Malaysian Airline System Bhd. (MAS) said the disappearance of Flight 370 has put additional stress on the company’s operations, forcing it to reexamine more urgently its business plan after reporting the biggest loss since 2011.
The carrier had a net loss of 443.4 million ringgit ($137 million) in the three months ended March 31, compared with 278.8 million ringgit a year earlier, it said in a statement today. Revenue rose to 3.6 billion ringgit.
Malaysian Air had been struggling with increased competition and higher costs even before the disappearance of MH370 as rivals such as AirAsia Bhd. (AIRA) flooded the region with planes and drove down fares. The company missed its target to be profitable last year as rising prices for items including fuel, maintenance and financing wiped out revenue gains, and pointed to an unfavorable foreign exchange rate environment as an additional challenge this year.
“The reality of our situation following the MH370 incident and the challenging business environment has made it even more imperative and urgent that the group relook at its business model and plans going forward to ensure sustainability of the business,” the company said. “A thorough review of operational processes and plans is ongoing.”
The government-controlled airline said yesterday it will share the plan with relevant stakeholders at an appropriate time when necessary approval and endorsement have been obtained, and that winning back customers and a “relentless cost focus” will be part of the recovery strategy.
The Subang, Malaysia-based company lost a total 4.57 billion ringgit since the start of 2011. Analysts now project losses through 2016 for the airline, according to data compiled by Bloomberg. The carrier said today it’s operating in a “harsh business environment.”
Listing Malaysian Air’s profitable divisions and selling stakes in two aviation businesses could raise 4.15 billion ringgit, Malayan Banking Bhd. analyst Mohshin Aziz said in an April 16 report. The company has a market value was about 3.5 billion ringgit.
Government investment company Khazanah Nasional Bhd. owns a 69.4 percent stake in the airline, according to data compiled by Bloomberg.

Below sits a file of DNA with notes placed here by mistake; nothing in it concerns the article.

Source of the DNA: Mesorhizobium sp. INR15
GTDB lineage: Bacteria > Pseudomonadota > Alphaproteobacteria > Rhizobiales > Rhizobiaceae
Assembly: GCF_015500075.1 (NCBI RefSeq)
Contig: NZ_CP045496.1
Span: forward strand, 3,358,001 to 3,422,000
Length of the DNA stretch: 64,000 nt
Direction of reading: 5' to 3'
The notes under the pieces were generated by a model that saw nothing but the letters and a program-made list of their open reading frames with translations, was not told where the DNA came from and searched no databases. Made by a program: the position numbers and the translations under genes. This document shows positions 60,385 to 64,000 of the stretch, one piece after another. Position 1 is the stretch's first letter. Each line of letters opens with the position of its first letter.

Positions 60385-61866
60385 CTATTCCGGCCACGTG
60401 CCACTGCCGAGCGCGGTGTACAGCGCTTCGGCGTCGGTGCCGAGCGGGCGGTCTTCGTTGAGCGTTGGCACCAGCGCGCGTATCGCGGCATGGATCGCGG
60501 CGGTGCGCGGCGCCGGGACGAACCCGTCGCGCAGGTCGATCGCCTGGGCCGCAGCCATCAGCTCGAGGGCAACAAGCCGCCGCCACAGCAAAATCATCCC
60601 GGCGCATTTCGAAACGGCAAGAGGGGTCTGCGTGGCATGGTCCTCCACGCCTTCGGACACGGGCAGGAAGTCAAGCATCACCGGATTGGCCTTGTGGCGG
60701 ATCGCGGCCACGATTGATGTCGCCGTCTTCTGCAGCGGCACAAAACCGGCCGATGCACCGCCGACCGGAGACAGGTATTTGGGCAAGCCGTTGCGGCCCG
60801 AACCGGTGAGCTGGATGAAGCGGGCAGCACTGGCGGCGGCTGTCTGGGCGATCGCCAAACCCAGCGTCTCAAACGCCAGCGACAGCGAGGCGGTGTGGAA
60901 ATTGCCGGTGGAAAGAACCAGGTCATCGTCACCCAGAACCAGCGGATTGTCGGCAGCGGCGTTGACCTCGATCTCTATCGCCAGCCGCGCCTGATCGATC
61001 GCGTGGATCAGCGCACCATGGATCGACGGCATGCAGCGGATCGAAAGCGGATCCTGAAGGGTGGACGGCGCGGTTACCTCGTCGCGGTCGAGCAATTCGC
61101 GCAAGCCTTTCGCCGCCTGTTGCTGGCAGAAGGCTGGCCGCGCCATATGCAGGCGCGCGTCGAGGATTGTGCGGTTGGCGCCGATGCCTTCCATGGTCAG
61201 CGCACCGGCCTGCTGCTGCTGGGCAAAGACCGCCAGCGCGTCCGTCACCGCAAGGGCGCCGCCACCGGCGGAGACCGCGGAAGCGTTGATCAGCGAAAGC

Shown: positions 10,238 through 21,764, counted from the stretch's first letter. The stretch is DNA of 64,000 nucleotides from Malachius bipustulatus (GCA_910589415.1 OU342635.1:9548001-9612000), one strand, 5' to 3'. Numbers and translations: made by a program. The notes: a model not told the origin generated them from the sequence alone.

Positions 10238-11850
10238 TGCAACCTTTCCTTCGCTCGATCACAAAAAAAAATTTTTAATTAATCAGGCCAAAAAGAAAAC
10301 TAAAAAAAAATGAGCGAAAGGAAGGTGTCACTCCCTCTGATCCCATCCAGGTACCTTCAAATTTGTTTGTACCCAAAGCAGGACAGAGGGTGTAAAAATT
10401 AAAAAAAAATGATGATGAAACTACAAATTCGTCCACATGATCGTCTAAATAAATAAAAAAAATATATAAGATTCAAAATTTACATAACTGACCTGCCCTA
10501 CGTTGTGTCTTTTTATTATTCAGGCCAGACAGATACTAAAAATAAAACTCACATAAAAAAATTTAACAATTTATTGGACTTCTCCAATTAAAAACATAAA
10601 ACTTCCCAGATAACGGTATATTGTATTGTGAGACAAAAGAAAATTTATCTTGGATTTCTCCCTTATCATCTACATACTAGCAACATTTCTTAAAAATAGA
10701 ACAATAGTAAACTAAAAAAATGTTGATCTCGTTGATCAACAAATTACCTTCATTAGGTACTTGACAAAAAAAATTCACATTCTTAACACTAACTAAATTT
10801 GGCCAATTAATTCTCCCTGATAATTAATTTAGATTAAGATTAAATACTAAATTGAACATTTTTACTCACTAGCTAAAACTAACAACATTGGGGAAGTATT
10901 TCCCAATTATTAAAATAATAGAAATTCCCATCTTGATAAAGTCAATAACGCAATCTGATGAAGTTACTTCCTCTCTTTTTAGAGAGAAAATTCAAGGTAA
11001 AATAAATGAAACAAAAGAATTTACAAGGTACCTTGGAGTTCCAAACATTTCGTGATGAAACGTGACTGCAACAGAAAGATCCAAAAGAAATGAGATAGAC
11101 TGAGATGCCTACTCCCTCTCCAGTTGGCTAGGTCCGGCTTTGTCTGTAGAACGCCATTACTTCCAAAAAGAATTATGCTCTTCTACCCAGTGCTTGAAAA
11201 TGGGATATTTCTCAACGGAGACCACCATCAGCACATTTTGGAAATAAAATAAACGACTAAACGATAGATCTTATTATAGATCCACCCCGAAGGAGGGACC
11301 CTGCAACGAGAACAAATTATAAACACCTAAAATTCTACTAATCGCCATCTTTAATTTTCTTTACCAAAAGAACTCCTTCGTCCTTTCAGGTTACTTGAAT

The carrier’s finance costs rose 23 percent to 121.9 million ringgit last quarter from a year earlier, while the airline yield declined 9 percent. Malaysian Air had a foreign exchange gain of about 0.9 million ringgit last quarter, compared with a loss of 21.3 million ringgit a year earlier.
Flight 370 with 239 passengers and crew vanished from civilian radars on March 8 while headed north over the Gulf of Thailand. It then doubled back over Peninsular Malaysia and flew south into some of the world’s most remote waters. No physical trace of the aircraft has been found in what has become the longest hunt in modern aviation history.
The incident “triggered a major short-term reaction in consumer behavior, with the airline observing high cancellation of existing bookings and reduction in long-haul bookings in favor of short-haul bookings,” the company said today.
The airline’s capacity climbed 19 percent last quarter while seat factor was at 76 percent in the period. Fuel costs rose 14 percent last quarter even as the price of jet fuel declined, the company said, citing the increase in capacity and the impact of a weaker ringgit versus the U.S. dollar.
Civil aviation regulators need to improve airliners’ tracking and communications systems, and upgrade the capabilities of black boxes after the disappearance of Flight 370, Malaysian Prime Minister Najib Razak wrote in an opinion article published in The Wall Street Journal yesterday.
The incident has put the carrier under global scrutiny, jeopardizing its reputation and prompting boycotts by travel agents in China. It has also hurt the country as a travel destination with Chinese tourists canceling their visits to the Southeast Asian nation, according to Malaysia’s tourism promotion agency.
To contact the editors responsible for this story: Anand Krishnamoorthy at email@example.com Shamim Adam, Rina Chandran